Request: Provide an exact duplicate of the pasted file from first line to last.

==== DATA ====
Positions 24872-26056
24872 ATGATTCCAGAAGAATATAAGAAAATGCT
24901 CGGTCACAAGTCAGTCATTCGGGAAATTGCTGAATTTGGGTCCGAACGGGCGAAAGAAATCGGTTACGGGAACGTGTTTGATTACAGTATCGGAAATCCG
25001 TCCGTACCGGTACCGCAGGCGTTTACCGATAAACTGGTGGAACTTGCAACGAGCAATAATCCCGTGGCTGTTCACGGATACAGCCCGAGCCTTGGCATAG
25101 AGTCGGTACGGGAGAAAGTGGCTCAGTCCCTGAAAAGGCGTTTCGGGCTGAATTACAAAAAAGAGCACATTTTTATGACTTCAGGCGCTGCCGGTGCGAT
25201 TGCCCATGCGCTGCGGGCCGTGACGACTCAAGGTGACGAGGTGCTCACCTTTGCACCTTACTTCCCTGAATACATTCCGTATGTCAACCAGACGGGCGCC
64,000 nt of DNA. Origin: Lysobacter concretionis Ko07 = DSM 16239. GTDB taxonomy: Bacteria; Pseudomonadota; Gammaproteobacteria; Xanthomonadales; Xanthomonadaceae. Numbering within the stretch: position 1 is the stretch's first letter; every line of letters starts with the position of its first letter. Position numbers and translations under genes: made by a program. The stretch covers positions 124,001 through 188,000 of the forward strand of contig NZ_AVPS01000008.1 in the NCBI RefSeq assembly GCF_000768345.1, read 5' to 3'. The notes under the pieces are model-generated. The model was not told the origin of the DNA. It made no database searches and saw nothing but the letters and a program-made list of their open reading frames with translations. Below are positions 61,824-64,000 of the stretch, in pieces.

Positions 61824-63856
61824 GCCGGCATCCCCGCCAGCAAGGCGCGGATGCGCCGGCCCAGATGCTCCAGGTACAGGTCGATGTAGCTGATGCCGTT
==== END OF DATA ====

Positions 24872-26056
24872 ATGATTCCAGAAGAATATAAGAAAATGCT
24901 CGGTCACAAGTCAGTCATTCGGGAAATTGCTGAATTTGGGTCCGAACGGGCGAAAGAAATCGGTTACGGGAACGTGTTTGATTACAGTATCGGAAATCCG
25001 TCCGTACCGGTACCGCAGGCGTTTACCGATAAACTGGTGGAACTTGCAACGAGCAATAATCCCGTGGCTGTTCACGGATACAGCCCGAGCCTTGGCATAG
25101 AGTCGGTACGGGAGAAAGTGGCTCAGTCCCTGAAAAGGCGTTTCGGGCTGAATTACAAAAAAGAGCACATTTTTATGACTTCAGGCGCTGCCGGTGCGAT
25201 TGCCCATGCGCTGCGGGCCGTGACGACTCAAGGTGACGAGGTGCTCACCTTTGCACCTTACTTCCCTGAATACATTCCGTATGTCAACCAGACGGGCGCC
64,000 nt of DNA. Origin: Lysobacter concretionis Ko07 = DSM 16239. GTDB taxonomy: Bacteria; Pseudomonadota; Gammaproteobacteria; Xanthomonadales; Xanthomonadaceae. Numbering within the stretch: position 1 is the stretch's first letter; every line of letters starts with the position of its first letter. Position numbers and translations under genes: made by a program. The stretch covers positions 124,001 through 188,000 of the forward strand of contig NZ_AVPS01000008.1 in the NCBI RefSeq assembly GCF_000768345.1, read 5' to 3'. The notes under the pieces are model-generated. The model was not told the origin of the DNA. It made no database searches and saw nothing but the letters and a program-made list of their open reading frames with translations. Below are positions 61,824-64,000 of the stretch, in pieces.

Positions 61824-63856
61824 GCCGGCATCCCCGCCAGCAAGGCGCGGATGCGCCGGCCCAGATGCTCCAGGTACAGGTCGATGTAGCTGATGCCGTT